Entertainment » Movies

Monkey Kingdom

by Michael  Cox
EDGE Media Network Contributor
Friday Apr 17, 2015
A scene from 'Monkey Kingdom'
A scene from 'Monkey Kingdom'  (Source:Disney Nature)

The extraordinarily beautiful cinematography of "Monkey Kingdom" begins with the morning mist rolling over an abandoned city in the jungles of Polonnaruwa in Sri Lanka. The magical, real-world photography alone is reason to see this film in the theater.

Here, the reddish-brown-coloured Old World monkeys at the center of this story, called toque macaque (Macaca sinica) and endemic to Sri Lanka, are named for the toque-shaped whorl of hair on their heads. This cute, crazy looking, bowl-like "hair cut" gives these monkeys a humorous appearance even when they're vicious and mean.

Maya is a lowly female monkey who lives in a pack of toque macaque ruled by the rancorous Raja, a cruel leader. But Maya meets a nice male monkey, a nomadic adventurer, and she has a son, Kip. The child's father disappears, apparently because of Raja's jealousy, and Maya is left to fend for the loveable little baby by herself. But a society of catty females, the favored mates of Raja known as The Sisterhood, does not make the single mother's efforts any easier. They beat her and steal her child when she tries to claim the favored food.

After the monkey's home (known as Castle Rock) is overrun by a tribe of neighboring monkeys, led by the villain Lex (a leader whose face is brutally scarred from multiple battles), the group must learn to cooperate to reclaim their home.

Beginning with "Earth" in 2007, Disneynature and director Alastair Fothergill have brought us eight nature-based feature films. (Fothergill has directed six of these, and "Monkey Kingdom" is co-directed and produced by Mark Linfield.) They are documentary in genre (as they use real-life footage of actual events), but they are absolutely fictional in the family-friendly stories they tell.

Most recently, "Bears" took us to the coastal mountain ranges of Alaska to show us that families come in all shapes and sizes even as a single mother and her two brown bear cubs.

Disneynature, an independent film label of Walt Disney Studios, is one of the most artistically marvelous divisions of the Disney Corporation (and this is an institution known for its creative achievement).

The subtle, female empowering themes at the core of this latest Disneynature film are heartening and certainly something to share with our children.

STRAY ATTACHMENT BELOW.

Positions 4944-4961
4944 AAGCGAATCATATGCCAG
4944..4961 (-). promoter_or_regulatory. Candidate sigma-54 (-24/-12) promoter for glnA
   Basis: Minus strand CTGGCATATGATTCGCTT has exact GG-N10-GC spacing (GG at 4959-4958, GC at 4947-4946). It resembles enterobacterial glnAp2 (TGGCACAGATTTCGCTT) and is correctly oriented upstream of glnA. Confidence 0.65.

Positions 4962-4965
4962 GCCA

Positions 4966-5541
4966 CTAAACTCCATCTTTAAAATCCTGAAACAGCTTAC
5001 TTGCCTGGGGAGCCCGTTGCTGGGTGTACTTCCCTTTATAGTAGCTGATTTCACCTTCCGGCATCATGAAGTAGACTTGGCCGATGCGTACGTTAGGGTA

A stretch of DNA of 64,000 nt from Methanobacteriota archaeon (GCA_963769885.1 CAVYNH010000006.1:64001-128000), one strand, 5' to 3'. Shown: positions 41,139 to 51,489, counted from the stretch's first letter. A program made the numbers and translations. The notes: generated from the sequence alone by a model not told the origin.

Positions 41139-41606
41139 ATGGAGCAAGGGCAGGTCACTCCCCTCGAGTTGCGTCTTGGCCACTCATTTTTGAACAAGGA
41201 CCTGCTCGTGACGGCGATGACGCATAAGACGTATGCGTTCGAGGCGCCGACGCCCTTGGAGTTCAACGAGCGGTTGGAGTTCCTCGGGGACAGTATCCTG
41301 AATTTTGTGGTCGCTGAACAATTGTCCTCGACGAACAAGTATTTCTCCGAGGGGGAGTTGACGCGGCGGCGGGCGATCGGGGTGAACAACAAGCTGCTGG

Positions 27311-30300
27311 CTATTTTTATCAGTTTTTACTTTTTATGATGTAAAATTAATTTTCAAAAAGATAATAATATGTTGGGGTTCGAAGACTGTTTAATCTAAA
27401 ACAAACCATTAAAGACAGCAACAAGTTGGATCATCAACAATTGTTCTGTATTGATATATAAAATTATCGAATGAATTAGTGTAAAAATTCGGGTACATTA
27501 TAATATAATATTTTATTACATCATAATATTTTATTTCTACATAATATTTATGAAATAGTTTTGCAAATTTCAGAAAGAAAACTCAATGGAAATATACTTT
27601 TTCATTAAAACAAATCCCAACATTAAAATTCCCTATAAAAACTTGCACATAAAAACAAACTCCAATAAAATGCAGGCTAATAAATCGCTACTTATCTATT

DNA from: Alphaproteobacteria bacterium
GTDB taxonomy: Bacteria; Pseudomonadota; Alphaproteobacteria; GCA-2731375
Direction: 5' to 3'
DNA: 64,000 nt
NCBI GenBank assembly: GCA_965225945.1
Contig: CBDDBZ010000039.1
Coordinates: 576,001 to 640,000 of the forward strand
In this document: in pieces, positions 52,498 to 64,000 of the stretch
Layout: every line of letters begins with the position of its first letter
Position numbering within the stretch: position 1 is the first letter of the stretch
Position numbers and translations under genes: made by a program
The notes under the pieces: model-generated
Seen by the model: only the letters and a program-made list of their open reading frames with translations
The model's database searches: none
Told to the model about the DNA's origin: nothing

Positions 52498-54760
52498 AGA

Naysayers may dismiss this film as formulaic and feel-good, but what is amazing is that camera people sent into a remote jungle can capture enough high-quality footage to craft a formula. And make no mistake; the values of this movie reflect middle-class American culture far more than they expose any insight into the realities of nature.

The subtle, empowering themes at the core of this latest Disneynature film are heartening and certainly something to share with our children (much more politically correct than stories of princesses).

These are not the adorable little pets we have come to know in animated movies. They are a warlike, survival-of-the-fittest culture, a monarchy of patriarchal primate. Here, female mates live in a harem to their leader, and the sovereign can claim any female he wants from the troop, regardless of her status.

But the film's narrator, Tina Fey, lets us know early on that this particular fictionalization will be the story of a female who fights the system to overcome all odds. Contrary to what usually happens in nature, Maya, the protagonist, will rise from the ranks of "untouchables" to become the new queen of the monkeys -- and (somehow, remarkably) the father of her children and new ruler will be willingly monogamous.

With Fey voicing this narrative we are willing to believe that a woman can to anything she puts her mind to. The brilliant comedian never becomes cartoonish but maintains the strength and humor for which she is known.

Though I can't wait to see the behind-the-scenes features on the Blu-ray release, the sumptuous landscapes and detailed close-ups in this feature should be experienced on the big screen.

You will also want to get out and see this film early, as a portion of the opening box office receipts will be donated to Conservation International, an institution that protects wild places and finds global solutions to problems of a global ecology. It's a great cause and an effort we should all be supporting as we are all contributing to environmental issues.

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